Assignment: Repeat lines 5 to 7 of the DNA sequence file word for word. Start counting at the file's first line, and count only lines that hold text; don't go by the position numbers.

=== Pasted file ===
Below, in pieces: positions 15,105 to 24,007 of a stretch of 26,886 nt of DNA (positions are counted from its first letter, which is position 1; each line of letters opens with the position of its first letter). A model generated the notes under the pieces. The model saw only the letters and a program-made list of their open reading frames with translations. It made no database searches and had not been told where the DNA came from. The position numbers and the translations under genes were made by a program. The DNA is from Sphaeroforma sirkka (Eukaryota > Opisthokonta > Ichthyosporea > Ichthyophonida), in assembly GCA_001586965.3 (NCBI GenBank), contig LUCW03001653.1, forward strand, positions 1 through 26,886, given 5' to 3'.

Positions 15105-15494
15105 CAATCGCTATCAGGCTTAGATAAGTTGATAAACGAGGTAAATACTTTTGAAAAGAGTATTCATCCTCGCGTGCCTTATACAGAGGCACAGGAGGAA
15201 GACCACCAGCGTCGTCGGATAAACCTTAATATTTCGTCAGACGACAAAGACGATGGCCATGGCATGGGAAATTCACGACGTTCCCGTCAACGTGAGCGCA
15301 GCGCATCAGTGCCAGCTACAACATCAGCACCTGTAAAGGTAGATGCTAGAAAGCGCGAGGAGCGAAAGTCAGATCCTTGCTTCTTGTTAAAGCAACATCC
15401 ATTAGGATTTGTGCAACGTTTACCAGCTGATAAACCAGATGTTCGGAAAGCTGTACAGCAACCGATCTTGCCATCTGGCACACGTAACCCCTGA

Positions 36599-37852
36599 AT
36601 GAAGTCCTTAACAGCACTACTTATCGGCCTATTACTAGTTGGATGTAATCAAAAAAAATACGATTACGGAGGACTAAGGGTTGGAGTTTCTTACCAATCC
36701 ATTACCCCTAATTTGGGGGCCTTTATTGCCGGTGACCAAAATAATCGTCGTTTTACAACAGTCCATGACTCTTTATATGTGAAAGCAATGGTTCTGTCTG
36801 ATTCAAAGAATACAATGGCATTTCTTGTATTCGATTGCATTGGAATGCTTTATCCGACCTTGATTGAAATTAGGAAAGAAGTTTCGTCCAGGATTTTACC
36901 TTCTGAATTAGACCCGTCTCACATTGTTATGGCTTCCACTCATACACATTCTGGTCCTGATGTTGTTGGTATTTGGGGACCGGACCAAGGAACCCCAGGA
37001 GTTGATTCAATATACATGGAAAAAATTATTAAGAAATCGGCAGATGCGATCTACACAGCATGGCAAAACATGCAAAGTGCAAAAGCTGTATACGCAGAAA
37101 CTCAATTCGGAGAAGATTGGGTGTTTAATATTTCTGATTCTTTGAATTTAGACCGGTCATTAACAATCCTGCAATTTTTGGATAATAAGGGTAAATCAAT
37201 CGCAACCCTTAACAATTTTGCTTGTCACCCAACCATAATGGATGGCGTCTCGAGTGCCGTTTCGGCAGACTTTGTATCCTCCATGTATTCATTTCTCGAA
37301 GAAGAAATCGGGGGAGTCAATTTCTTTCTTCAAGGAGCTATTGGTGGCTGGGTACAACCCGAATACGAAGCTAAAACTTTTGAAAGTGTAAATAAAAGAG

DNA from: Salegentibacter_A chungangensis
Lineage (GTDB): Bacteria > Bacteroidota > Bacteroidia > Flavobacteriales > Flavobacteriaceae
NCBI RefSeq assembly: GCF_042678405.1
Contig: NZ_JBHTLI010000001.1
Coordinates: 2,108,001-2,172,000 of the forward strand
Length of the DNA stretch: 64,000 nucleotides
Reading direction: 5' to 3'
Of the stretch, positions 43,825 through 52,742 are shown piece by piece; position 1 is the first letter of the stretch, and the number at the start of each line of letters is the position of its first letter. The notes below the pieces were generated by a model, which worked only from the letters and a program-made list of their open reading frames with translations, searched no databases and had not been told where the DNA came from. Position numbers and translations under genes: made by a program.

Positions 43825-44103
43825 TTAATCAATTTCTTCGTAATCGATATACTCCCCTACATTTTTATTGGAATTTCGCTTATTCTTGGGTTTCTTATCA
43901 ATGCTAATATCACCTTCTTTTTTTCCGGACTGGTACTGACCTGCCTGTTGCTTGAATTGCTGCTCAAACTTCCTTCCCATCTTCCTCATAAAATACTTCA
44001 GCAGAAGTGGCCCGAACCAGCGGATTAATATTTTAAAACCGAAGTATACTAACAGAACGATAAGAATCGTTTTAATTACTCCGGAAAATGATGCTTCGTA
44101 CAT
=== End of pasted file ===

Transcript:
15301 GCGCATCAGTGCCAGCTACAACATCAGCACCTGTAAAGGTAGATGCTAGAAAGCGCGAGGAGCGAAAGTCAGATCCTTGCTTCTTGTTAAAGCAACATCC
15401 ATTAGGATTTGTGCAACGTTTACCAGCTGATAAACCAGATGTTCGGAAAGCTGTACAGCAACCGATCTTGCCATCTGGCACACGTAACCCCTGA

Positions 36599-37852